How to make the perfect raspberry jelly

Wibble wobble, wibble wobble, party on a plate – there’s nothing like jelly for making people smile, and not much to touch it for making the most of gluts of summer fruit, particularly when it’s already halfway to warm, sticky jam. Beautiful to behold and light as a feather to eat; a jewel-like jelly is surely the perfect end to a summer celebration, especially as it demands to be prepared well in advance, leaving nothing for you to do but turn it out in triumph and soak up the applause. Yet few of us realise how easy it is to eschew the cubes. Have a go; I promise you nothing you make this year will give you more joy.

The fruit

Having tried one recipe, fromRory O’Connell’s book Master It, where the fruit is suspended in a contrasting jelly (mint flavoured in his case, though Sally Clarke has a version in 30 Ingredients where they’re set in a mixture of their own and apple juice), I decide that I’d prefer the jelly itself to be raspberry flavoured. But I’ll also be adding some whole fruit before it sets to provide some sexy textural contrast, and there are several different approaches to achieving this. In his book Bryn’s Kitchen, chef Bryn Williams mixes the raspberries with sugar and water, puts them over a pan of hot water, and leaves it to sit for an hour until they have given up much of their juice, yielding a beautifully clear, emphatically flavoured result. But, eating the leftover fruit afterwards, it’s clear to me that it had more to give. Jane Grigson’s Fruit Book employs a similar, but slightly more violent tactic in that she heats the water throughout, noting that, by the end of the process, the fruit ought to be reduced to an unappetising “greyish-red debris” which sounds more satisfactory to home cooks hoping to get the most from their ingredients.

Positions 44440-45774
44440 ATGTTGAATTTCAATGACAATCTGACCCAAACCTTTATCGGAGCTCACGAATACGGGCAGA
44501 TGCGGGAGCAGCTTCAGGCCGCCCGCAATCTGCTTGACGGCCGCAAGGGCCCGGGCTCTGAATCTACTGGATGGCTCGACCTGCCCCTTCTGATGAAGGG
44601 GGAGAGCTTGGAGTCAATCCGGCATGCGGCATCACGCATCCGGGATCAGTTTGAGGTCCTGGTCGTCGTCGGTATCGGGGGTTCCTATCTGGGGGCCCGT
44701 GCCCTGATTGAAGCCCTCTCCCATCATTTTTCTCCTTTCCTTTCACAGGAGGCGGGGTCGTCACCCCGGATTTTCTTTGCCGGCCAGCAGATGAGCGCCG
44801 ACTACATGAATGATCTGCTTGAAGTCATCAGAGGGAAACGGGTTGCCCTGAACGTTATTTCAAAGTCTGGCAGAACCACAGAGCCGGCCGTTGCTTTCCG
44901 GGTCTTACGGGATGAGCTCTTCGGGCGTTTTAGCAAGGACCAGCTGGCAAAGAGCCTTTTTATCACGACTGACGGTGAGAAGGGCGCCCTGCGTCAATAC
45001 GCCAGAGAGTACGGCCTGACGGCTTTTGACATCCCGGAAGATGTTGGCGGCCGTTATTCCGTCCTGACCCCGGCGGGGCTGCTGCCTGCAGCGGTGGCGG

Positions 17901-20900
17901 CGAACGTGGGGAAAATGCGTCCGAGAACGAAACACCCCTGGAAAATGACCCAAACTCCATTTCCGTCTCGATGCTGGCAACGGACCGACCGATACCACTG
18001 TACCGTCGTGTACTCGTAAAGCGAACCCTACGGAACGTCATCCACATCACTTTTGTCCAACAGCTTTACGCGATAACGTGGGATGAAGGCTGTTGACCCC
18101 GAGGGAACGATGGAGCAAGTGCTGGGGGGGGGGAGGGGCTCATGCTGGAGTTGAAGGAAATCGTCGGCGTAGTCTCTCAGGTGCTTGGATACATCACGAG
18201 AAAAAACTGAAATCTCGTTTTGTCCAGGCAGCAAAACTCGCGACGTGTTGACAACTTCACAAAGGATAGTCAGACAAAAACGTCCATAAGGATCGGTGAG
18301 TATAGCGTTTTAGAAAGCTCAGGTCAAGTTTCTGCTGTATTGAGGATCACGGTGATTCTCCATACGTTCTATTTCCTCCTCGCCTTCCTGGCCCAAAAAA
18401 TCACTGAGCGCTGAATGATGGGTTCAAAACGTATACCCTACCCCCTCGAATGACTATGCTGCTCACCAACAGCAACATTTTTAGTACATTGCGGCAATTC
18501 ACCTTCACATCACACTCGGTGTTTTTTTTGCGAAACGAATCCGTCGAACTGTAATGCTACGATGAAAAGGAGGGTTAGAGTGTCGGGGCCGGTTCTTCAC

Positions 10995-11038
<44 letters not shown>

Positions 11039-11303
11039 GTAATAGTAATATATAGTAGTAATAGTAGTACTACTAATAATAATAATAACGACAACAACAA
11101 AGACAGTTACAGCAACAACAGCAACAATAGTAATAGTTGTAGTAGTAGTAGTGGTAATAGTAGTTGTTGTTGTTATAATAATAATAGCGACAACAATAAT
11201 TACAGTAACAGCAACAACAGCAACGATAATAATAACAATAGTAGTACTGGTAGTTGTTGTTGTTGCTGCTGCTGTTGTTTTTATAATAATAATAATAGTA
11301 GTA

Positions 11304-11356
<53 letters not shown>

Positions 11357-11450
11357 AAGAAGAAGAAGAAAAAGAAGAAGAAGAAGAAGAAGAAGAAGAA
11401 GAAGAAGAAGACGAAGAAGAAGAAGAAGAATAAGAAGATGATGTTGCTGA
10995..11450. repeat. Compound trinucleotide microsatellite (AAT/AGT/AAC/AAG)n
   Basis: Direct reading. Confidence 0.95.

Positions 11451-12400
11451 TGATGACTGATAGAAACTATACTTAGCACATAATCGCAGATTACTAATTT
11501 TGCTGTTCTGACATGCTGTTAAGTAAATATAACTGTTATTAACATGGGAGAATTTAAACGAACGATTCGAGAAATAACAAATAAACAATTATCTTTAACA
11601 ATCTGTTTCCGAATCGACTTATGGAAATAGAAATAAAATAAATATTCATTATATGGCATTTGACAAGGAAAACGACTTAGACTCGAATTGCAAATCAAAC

A bowl of raspberries.

Others are even more brutal with the fruit – both Elisabeth Ayrton, who bases her recipe in English Provincial Cooking on a Cheshire manuscript from 1600, and Tom Kerridge, in his very own Best Ever Dishes, puree the fruit, seeds and all, then strain it. Ayrton then boils it up with sugar, and Kerridge sets it with gelatine. Valentine Warner boils the whole fruit and sugar together then strains the mixture afterwards in his book The Good Table, while Rosie Birkett crushes the fruit but doesn’t strain it before use.

Much as I enjoy the texture of raspberry seeds (genuinely!) in the last, I’m drawn to the gorgeous clarity of Williams’ jelly – even the strained examples where the fruit has been pureed first are fairly cloudy – thanks, I think, to those seeds being crushed. The key to success, for me at least, is getting the most from the fruit while also keeping the jelly itself relatively translucent, so I decide to adopt a more interventionist take on Williams’ method, mashing some of the raspberries, and then heating them continuously, as Grigson suggests, to extract more juice from them. (If you don’t mind an opaque result, by all means squeeze as much through the muslin as you can at the end of step 4; I prefer to keep things clear, and eat the contents of the sieve afterwards instead.)

The extras

Ayrton is the only one to call for just raspberries and sugar – everyone else adds additional flavourings of some sort. Though my recipe is all about the raspberries, I’m particularly fond of Kerridge’s use of rose water (which pops up in a Tudor recipe in historian Peter Brears’ scholarly Jellies and Their Moulds) and O’Connell’s sprig of spearmint, which could be added to the bowl of raspberries in step 1.

A jelly made from raspberry juice alone however is, as Ayrton’s recipe proves, incredibly intense – far too much in anything other than very delicate quantities, which means that the juice needs diluting with something. Birkett uses a mixture of fruity white wine and pomegranate juice, which gives her version a lovely purplish colour, and Kerridge opts for pure sparkling wine, which gives his a very adult flavour. Both are, needless to say, delicious, but for me, the other flavours take something away from the raspberries themselves. In fact, unless your fruit is very jammy and sweet, I don’t even think you need the lemon juice many recipes add – though I suspect you can’t go wrong with O’Connell’s dash of raspberry liqueur if you want your jelly to have a bit of a kick.